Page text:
Genus Dinaphorura Bagnall, 1935.
Sensory organ of Ant. III with three sense clubs, protected by cuticular fold. Ant. IV apically with two sensory knobs. Pseudocelli present. Abd. VI with at least seven spine-like processes.
Represented in New Zealand by two endemic species.
|1.||Abd. VI with nine different-sized spines.||D. novae-zealandiae Womersley|
|2.||Abd. VI with two large anal horns and nine equal-sized spines.||D. laterospina sp. nov.|
Dinaphorura novae-zealandiae Womersley, 1935. Plate 48, fig. 131.
In the original description of this species by Womersley no specific locality is given; but the material came from the vicinity of Christchurch. In his later publication on the “Primitive Insects of South Australia,” this species is again referred to and mis-spelt “D. novae-hollandiae” and “D. novae-hollandae.”
I have not, so far, come across this insect; but the following brief description is taken from Mr Womersley's original:—
Clothing: Sparsely clothed with long spine-like setae.
Body: Length 0·9 mm. Antennae as long as head. Ant. I: II: III: IV as 10: 10: 10: 15. Ant. IV with sensory organ at one-third from apex composed of a pair of stout curved rods and a guard seta behind a cuticular fold. Post-antennal organ with about 20 inclined, adpressed lobes. Anal spines nine, as follows:—A pair of strong, posterior, normal anal spines on stout papillae, the spines plus
papillae half as long again as the claws; an anterior row of four blunt, stout, spine-like processes, the middle pair of which are smaller than the lateral ones. Between this row and the posterior spines is a small process on each side; and ventrally between the posterior spines is another small process. Pseudocelli large, arranged as follows:—One on each antennal base, a pair on the back of the head, and a pair on each thoracic and abdominal segment to V.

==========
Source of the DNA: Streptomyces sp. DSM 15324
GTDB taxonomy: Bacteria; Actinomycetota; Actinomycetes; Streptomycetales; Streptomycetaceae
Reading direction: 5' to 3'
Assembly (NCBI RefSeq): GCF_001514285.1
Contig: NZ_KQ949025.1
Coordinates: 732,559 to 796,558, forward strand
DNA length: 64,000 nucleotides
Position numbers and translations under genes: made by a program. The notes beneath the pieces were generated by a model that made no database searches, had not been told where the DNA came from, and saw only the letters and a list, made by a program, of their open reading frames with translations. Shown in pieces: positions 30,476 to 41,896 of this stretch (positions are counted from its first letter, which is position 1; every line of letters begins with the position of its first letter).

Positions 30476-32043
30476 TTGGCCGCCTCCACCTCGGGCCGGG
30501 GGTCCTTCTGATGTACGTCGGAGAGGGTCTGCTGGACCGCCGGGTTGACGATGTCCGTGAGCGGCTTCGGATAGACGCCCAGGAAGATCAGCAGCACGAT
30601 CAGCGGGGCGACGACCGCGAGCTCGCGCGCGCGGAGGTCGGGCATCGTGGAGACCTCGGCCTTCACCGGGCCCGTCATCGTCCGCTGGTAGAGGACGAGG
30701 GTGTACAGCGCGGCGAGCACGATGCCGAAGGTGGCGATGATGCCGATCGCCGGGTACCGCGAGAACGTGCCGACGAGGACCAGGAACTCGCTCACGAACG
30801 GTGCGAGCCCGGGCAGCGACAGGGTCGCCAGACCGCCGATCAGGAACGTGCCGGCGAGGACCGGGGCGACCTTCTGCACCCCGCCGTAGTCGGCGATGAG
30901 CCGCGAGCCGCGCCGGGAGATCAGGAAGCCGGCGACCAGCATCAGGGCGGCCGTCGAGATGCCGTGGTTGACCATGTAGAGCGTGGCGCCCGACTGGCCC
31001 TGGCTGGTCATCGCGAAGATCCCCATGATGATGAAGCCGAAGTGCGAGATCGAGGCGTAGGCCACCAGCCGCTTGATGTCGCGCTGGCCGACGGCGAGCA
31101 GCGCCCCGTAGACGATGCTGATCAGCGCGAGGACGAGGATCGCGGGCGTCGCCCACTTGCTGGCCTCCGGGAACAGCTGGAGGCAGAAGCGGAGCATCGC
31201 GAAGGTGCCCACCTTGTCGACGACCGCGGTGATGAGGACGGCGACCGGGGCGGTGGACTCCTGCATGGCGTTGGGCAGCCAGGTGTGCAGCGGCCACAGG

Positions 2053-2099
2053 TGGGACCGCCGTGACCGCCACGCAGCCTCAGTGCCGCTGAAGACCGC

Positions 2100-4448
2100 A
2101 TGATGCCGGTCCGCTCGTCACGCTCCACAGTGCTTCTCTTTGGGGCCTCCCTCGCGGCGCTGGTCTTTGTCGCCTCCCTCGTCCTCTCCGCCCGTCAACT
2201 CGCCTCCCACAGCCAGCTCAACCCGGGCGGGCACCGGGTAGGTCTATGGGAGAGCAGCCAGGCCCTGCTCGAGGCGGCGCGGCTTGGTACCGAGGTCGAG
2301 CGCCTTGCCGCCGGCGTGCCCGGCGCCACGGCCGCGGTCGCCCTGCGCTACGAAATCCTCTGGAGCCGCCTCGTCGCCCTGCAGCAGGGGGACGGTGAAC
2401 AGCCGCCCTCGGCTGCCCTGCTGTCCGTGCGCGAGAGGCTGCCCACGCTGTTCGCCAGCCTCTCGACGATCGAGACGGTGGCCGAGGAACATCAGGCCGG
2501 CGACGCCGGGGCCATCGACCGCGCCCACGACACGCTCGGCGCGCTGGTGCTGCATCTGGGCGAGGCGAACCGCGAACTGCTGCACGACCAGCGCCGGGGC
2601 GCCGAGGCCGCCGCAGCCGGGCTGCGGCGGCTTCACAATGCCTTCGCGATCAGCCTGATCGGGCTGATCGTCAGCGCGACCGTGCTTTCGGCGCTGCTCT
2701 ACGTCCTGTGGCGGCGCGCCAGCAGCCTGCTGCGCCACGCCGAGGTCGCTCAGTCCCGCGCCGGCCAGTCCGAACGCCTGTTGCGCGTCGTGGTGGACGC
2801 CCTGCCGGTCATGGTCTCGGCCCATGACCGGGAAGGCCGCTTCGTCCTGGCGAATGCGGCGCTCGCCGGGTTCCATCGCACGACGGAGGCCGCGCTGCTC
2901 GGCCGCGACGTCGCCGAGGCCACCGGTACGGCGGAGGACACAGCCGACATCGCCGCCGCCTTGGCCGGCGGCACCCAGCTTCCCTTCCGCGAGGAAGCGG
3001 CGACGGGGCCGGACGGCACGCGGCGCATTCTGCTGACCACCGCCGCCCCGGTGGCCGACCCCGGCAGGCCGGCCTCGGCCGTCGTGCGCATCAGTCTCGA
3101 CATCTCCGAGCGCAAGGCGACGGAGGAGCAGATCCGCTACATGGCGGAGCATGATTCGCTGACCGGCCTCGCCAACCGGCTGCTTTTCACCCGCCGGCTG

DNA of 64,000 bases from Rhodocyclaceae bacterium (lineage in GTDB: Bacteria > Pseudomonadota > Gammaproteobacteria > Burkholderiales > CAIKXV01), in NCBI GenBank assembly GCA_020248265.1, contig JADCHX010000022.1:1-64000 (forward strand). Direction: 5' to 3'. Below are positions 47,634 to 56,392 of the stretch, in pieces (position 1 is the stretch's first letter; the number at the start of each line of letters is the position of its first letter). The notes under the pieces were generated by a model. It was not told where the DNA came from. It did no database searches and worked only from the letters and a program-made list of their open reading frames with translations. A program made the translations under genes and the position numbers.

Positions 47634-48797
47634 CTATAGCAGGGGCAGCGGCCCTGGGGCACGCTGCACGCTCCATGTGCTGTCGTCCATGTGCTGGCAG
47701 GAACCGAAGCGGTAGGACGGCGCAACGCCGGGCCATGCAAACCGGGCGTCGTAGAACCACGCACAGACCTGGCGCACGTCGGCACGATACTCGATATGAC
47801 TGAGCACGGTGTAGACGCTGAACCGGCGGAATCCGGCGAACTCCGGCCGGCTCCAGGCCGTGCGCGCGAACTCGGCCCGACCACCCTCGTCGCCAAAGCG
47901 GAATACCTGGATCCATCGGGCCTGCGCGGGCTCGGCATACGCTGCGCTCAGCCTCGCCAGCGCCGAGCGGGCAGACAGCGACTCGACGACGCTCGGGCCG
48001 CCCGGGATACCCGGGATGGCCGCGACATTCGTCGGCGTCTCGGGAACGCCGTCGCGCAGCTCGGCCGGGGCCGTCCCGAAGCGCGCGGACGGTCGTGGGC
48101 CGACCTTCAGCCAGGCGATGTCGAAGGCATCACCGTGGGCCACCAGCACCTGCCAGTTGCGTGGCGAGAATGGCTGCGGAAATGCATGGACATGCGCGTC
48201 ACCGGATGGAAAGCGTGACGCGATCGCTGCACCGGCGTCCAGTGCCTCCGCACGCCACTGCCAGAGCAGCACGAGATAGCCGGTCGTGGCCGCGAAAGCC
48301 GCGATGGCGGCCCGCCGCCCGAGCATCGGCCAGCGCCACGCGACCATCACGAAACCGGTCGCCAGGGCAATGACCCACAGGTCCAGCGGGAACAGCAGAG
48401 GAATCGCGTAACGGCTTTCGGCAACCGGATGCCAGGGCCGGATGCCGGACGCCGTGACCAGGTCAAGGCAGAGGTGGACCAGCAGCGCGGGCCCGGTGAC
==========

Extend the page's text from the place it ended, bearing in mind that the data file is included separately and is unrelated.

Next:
Dinaphorura laterospina sp. nov. Plate 48, figs. 132–136.
Clothing: Sparsely clothed with short, plain setae, which are longer around the tip of the abdomen.
Body: Length 1·4 mm. Antennae equal in length to head, the four segments being related to one another as 12: 17: 12: 23. Ant. IV with strong apical seta and many long sensory setae. A sensory organ midway along Ant. IV on ventral side consists of two smooth inwardly-curved sense clubs and two sense rods behind a curved cuticular lip. A very small apical exertile knob and a second similar knob just below apex of Ant. IV. Ocelli absent. A single pseudocellus at base of each antenna, one on each side of the back of the head and from Th. II to Abd. V one on each side of each segment. On Abd. VI two large curved anal horns on papillae, horns plus papillae being one and a-half times length of hind claw. Abd. VI also bears nine short fat spines arranged as follows:—One median ventral below and between anal horns; one on outside of and slightly anterior to each anal horn; and anteriorly to anal horns a transverse row of six equal-sized spines, two of which are lateral, the remaining four arranged as two pairs, one pair being in front of each anal horn. Post-antennal organ curved and containing about thirty inclined tubercles. The head indistinctly separated from the thorax and tapering anteriorly with antennae inserted on extreme front.
Legs: Claw with no teeth and empodial appendage rudimentary on middle and hind feet; absent from front feet.
Locality: Falls Creek, Hollyford Valley, amongst very wet leaf mould in the bush in the immediate vicinity of the falls.
Type: Slide ¾26, Dominion Museum Collection.